Food & Drink

The Best Places to Eat in Seattle Right Now

Published On 10/03/2017

Altura Restaurant

Capitol Hill

You won’t always be sure what all the ingredients are (finger limes?), or how the dish was made. But just trust chef Nathan Lockwood: he’s working miracles on crazy-cool foods. If you’re celebrating an anniversary, a birthday, or are just randomly flush with cash, the tasting menu at Altura will leave you full, impressed, satisfied... and a bit lighter in the wallet.

Brad Foster/Thrillist

Il Corvo


It’s your secret weapon against San Franciscans and New Yorkers who think their city has everything; too bad they’d pay twice as much for similar simple bowls of pasta, made fresh every day, and covered with seasonal sauces -- and there’s no way they would be this good.

Jackie Donnelly?

Revel and Quoin


Moo shu pork in dumpling form and a smoked oyster po-boy in a Korean pancake show off the whimsical style of the twisted pan-Asian menu, which is often supplemented by whole-animal grilling on weekend evenings, and candied bacon at brunch.

Aaron Leitz

The Walrus and the Carpenter


Sorry, you didn’t discover this place -- the New York Times got here first. But finally (four years later), the lines have died down, and now the cool, beautiful marble bar has been given back over to locals slurping oysters and spreading sardines on toast.

Geoffrey Smith

Staple & Fancy


The menu makes the choice easy for you: it advises you to just hand it back to your server and choose the “fancy” option. For $55 you get a veritable parade of dishes, starting with a spoiling of appetizers that will make you feel like you’re friends with the chef who's sending out his favorite snacks.

Flickr/Joe Wolf

Marination Ma Kai

West Seattle

Two words: Spam sliders. Not enough? Let’s try three more: boozy shaved ice. Or waterfront view. Pick your enticing phrase, there’s basically nothing about this Alki beachfront fish shack serving Korean-Hawaiian food inventions that you won’t love.


Cafe Munir


This is the place to impress on a budget: you’ll never need to let on that cash is short as you order a parade of lamb hummus, chicken skewers, grilled cheese, and crescent-shaped pastries. Throw in a few fingers of the always-affordable whiskey of the week, and you’ll still keep date night under $50.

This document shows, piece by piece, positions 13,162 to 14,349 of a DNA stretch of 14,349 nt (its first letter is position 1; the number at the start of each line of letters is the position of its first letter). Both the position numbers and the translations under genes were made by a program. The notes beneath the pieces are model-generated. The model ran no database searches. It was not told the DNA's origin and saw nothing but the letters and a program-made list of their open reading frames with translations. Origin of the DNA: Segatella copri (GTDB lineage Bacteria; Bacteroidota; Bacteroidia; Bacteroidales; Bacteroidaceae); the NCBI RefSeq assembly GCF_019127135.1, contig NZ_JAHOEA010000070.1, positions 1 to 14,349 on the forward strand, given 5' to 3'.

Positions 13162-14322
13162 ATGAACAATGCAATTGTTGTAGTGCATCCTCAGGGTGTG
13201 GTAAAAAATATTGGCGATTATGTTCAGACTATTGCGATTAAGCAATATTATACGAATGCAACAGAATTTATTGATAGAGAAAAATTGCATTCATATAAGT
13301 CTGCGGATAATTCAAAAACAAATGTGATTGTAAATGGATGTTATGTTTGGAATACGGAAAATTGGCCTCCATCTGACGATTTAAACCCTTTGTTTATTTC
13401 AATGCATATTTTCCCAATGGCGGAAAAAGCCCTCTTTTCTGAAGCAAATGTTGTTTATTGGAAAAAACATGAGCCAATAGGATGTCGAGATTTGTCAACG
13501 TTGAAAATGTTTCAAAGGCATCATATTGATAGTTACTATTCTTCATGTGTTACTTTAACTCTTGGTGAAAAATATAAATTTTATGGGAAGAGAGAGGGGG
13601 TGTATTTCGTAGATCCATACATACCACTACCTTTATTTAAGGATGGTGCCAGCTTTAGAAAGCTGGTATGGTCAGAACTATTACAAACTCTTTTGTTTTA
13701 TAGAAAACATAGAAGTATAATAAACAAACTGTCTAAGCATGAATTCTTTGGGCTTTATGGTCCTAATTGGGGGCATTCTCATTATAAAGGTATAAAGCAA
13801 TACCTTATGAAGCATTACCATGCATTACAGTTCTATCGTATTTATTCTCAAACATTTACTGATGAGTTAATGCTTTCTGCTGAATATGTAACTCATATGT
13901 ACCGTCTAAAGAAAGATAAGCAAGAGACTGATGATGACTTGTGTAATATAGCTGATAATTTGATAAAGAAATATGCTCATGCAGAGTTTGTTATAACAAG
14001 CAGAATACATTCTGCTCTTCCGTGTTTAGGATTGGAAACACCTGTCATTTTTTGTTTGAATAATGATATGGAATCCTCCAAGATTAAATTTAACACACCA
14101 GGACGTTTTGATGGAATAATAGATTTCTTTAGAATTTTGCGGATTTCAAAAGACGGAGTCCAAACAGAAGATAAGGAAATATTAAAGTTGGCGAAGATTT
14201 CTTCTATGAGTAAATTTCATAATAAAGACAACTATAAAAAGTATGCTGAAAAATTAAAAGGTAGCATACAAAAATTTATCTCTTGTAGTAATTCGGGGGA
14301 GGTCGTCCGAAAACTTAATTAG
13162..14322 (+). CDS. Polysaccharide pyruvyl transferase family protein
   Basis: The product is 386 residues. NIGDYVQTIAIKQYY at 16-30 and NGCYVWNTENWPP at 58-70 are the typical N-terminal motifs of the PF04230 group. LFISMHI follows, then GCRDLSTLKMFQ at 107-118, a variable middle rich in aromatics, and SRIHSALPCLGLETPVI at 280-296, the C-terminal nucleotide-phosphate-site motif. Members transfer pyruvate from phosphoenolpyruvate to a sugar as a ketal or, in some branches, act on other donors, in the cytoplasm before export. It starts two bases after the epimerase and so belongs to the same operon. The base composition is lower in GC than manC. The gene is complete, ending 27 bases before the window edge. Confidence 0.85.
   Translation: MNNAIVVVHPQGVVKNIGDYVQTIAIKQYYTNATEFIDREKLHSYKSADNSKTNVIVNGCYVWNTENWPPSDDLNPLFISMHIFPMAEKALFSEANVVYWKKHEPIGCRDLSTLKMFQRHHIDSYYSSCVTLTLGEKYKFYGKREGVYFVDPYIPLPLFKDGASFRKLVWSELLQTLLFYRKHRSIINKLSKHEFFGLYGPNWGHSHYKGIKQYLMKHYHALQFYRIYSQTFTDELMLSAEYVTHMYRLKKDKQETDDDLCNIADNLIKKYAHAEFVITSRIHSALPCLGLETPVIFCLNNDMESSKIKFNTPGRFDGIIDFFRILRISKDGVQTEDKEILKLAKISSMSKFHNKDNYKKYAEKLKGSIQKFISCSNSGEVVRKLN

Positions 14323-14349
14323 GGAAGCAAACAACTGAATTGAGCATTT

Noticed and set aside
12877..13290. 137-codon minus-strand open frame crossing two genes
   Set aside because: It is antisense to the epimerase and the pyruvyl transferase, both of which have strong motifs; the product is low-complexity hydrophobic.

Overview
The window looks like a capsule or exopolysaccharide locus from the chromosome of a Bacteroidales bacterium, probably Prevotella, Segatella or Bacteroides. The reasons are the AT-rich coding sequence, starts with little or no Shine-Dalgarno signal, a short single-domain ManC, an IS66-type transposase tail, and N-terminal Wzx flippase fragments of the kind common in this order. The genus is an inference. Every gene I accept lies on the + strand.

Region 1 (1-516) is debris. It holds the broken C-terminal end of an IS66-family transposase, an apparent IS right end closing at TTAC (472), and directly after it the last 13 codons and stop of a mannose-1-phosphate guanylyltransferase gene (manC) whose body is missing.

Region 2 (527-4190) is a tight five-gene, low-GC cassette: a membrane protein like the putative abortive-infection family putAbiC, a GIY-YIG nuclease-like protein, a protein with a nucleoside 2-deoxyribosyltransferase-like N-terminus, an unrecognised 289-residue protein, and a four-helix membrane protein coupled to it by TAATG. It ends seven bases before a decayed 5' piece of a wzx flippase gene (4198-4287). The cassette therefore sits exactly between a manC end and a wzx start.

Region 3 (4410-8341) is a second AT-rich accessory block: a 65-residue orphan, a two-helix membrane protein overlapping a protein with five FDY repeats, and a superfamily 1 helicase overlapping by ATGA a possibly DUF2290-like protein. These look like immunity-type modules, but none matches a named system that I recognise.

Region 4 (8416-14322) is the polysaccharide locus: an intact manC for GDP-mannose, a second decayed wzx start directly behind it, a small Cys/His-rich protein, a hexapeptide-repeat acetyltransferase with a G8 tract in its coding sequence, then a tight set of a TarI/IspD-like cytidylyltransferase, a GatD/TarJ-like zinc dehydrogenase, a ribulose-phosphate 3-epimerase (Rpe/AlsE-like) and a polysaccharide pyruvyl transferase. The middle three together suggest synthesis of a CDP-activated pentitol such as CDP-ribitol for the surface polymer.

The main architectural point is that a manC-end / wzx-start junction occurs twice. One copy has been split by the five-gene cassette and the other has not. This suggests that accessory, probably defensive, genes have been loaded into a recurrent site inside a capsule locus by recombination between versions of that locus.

Kyle Johnson



This bright, fun addition to Fremont’s hottest restaurant street flows out from the U-shaped bar as if there were a beach in front, which would explain the top-notch ceviches and other raw fish specialties that dominate the menu.

Flickr/areta ekarafi Follow

Tamarind Tree

Int'l District

Cheap pho shops dominate the Seattle landscape, but this is where Vietnamese food gets turned up to sit-down standards -- and beyond. Tamarind-glazed quail and tangerine martinis share table space with expertly cooked Vietnamese classics.

Gabe Rodriguez


Phinney Ridge

Obsessive research paid off for Brandon Petit, as he’s now (deservedly) renowned for some of the best pizza in the city. The wood-fired pies come with toppings ranging from the traditional but high quality (Zoe’s pepperoni), to the quirky and seasonal, but surprisingly good (think Padrón peppers).

Courtesy of Maneki



It’s been there for more than a century, survived two world wars, and has an octogenarian bartender everyone just calls “mom.” But seeing how fresh the sushi is, and how generously sliced it is, anyone will understand the longevity.

Little Sheep Mongolian Hot Pot, Seattle 

Little Sheep Mongolian Hot Pot

International District

The local outlet of an international chain, the steaming pots of soup come out promptly and are accompanied by an all-you-can-eat parade of high-quality, expertly sliced meats, vegetables, and seafoods. It’s a feast of epic proportions that’s perfect for damp Seattle evenings.

Sarah Flotard



Seattle waited practically forever for this place: a waterfront restaurant with a view, serving up the seafood that put this town on the food map. The giant restaurant hits all the high notes, with cool decor (like a boat-shaped bar), a warming wood-fired oven for chilly fall evenings, and roll-up doors facing the water for warm summer afternoons.

Flickr/T.Tseng Follow

Taylor Shellfish Oyster Bar

Pioneer Square

It seems like it would be some sort of Seattle stereotype that people spend their pre-football-game time drinking craft beers and slurping raw oysters, but that’s why we love it here, no?

Flickr/Val D'Aquila

Uneeda Burger


It’s easy to open a mediocre burger joint, but it’s hard to operate a really great one. With a big outdoor patio, crowd-pleasing milkshakes, and high-quality beef on the menu, fine-dining veteran Scott Staples nails it.

Ashley Rodriguez/Courtesy of Dino's Tomato Pie

Dino's Tomato Pie

Capitol Hill

Dino's, the latest from Delancey's Brandon Pettit, brings a slice -- round or square -- of New Jersey Italian pizza to the Pacific Northwest. From the light fixtures to the table signs, the broccoli rabe to the garlic knots, Pettit has recreated a restaurant genre that rarely stretches past the New York state line... but with Seattle's sensibility toward quality and ingredients.